ABOVE: U.S. FDA Drug Safety Communication: FDA warns of rare risk of long-lasting erections in males taking methylphenidate ADHD medications and has approved label changes. (12/17/2013).

Overdose Side Effects

Methamphetamine has been extensively abused. Extreme psychological dependence and severe social disability have resulted. Abuse of methamphetamine may cause a sudden heart attack even in those with no signs of heart disease. Symptoms of overdose that require immediate medical assistance include:

  • Restlessness
  • Tremor
  • Aggression
  • Hallucinations
  • Panic states
  • Hyperreflexia (overactive reflexes, which can include twitching or spasms)
  • Personality changes
  • Symptoms of depression
  • Seizures or abnormal EEGs
  • High blood pressure
  • Rapid heart beat
  • Swelling of hands/feet/ankles (for example, numbing of the fingertips)
  • Delusions
  • Sweating
  • Vomiting
  • Dehydration
  • Unexplained muscle pain
  • Lower abdominal pain
  • Rhabdomyolysis and kidney damage
  • Chronic abuse can manifest itself as psychosis, often indistinguishable from schizophrenia

Amphetamine-Induced Anxiety Disorder

The onset of amphetamine-induced anxiety disorder can occur during amphetamine use or withdrawal, according to best-selling psychiatry text, Kaplan and Sadock's Synopsis of Psychiatry citing American Psychiatric Association's Diagnostic and Statistical Manual of Mental Disorders.

"Amphetamine, as with cocaine, can induce symptoms similar to those seen in obsessive disorder, panic disorder, and phobic disorders," states Synopsis of Psychiatry.

Amphetamine-Induced Psychosis

Induction of schizophrenic-like states in children on prescribed doses of stimulant medications, including amphetamines, have been observed, though not as well documented as with amphetamine abusers, according to The Journal of the American Board of Family Medicine.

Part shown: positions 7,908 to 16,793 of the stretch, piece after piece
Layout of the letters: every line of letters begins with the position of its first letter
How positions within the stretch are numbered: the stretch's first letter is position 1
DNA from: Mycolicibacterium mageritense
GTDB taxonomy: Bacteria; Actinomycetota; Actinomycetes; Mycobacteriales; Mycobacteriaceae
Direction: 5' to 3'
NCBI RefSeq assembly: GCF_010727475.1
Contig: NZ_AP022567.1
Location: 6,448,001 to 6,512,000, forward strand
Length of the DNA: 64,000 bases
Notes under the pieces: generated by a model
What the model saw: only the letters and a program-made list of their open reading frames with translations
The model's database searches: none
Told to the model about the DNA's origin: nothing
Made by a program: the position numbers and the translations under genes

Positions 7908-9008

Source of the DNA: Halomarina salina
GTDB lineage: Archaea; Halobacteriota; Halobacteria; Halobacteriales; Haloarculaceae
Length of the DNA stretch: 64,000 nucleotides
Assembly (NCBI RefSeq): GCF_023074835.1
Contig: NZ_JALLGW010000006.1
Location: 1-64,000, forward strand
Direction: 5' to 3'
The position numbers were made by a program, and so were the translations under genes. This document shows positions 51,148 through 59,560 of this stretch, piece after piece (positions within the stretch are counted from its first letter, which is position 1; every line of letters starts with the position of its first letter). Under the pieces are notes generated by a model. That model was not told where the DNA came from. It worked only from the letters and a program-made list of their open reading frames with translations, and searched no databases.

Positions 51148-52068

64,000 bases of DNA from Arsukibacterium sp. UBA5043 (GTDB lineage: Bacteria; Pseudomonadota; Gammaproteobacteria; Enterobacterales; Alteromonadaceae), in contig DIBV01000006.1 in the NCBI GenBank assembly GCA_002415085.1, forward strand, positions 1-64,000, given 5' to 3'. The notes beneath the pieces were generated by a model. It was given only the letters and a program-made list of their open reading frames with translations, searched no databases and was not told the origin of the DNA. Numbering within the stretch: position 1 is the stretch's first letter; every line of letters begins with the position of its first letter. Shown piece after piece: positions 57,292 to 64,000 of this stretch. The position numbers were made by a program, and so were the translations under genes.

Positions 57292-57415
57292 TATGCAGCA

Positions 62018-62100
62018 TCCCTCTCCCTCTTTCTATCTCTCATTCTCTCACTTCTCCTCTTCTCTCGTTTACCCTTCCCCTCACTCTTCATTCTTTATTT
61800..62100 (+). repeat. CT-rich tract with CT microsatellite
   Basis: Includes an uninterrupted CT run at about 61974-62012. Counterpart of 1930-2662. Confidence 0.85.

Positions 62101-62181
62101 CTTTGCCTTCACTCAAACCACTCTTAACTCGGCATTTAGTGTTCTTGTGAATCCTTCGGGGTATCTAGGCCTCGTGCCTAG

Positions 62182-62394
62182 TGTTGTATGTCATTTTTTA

Amphetamine-Induced Sexual Dysfunction

Referring again to American Psychiatric Association's Manual of Mental Disorders, Synopsis of Psychiatry states: "High doses and long-term use of amphetamines are associated with erectile disorder and other sexual dysfunctions."

Dependence, Tolerance and Withdrawal

Methamphetamine has been extensively abused. Tolerance, extreme psychological dependance, and severe social disability have occurred. There are reports of patients who have increased the dosage to many times that recommended. Abrupt cessation following prolonged high dosage administration results in extreme fatigue and mental depression; changes are also noted on the sleep EEG. Manifestations of chronic intoxication with methamphetamine include severe dermatoses [skin disease], marked insomnia, irritability, hyperactivity, and personality changes. The most severe manifestation of chronic intoxication is psychosis often clinically indistinguishable from schizophrenia.

Tolerance means the person using the drug needs to take larger doses to achieve the same effect. Over time, the body might come to depend on amphetamines just to function normally. The person craves the drug and their psychological dependence makes them panic if access is denied, even temporarily.

Withdrawal symptoms can include tiredness, panic attacks, crankiness, extreme hunger, depression and nightmares. Some people experience a pattern of "binge crash" characterized by using continuously for several days without sleep, followed by a period of heavy sleeping.

If It Doesn't Work

The drug should be stopped gradually. Withdrawal symptoms are psychological and stopping suddenly can cause extreme fatigue and severe, even suicidal, depression in adult patients.

Abrupt cessation of amphetamines can cause extreme fatigue and severe, even suicidal, depression in adult patients.

ABOVE: The Essential Guide to Psychiatric Drugs—Rev. and updated (2007).

If It Does Work

“In the treatment of ADHD for children and young adults, [amphetamine] is now prescribed frequently, often as a first-line drug. This is, in my opinion, a very serious mistake,” states Jack M. Gorman, M.D., professor of psychiatry at Columbia University and deputy director of the New York State Psychiatric Institute. Amphetamine “is now abused throughout college campuses, where it is bought, sold, stolen, borrowed, snorted and injected. It is a very powerful drug that undoubtedly works for ADHD, but there are alternatives with less abuse potential that should be tried first.”

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Emergency Paul Hart

Study finds more than triple the risk of developing a tear in the aorta, the huge artery carrying blood out of the heart. An emergency with high potential for fatality.

Young Abusers Risk Fatal Heart Vessel Condition

In a study published in the American Heart Journal, researchers scanned the medical records of nearly 31 million patients nationwide, ages 18 to 49, and found amphetamine abusers faced 3.3 times the risk of developing a torn aorta.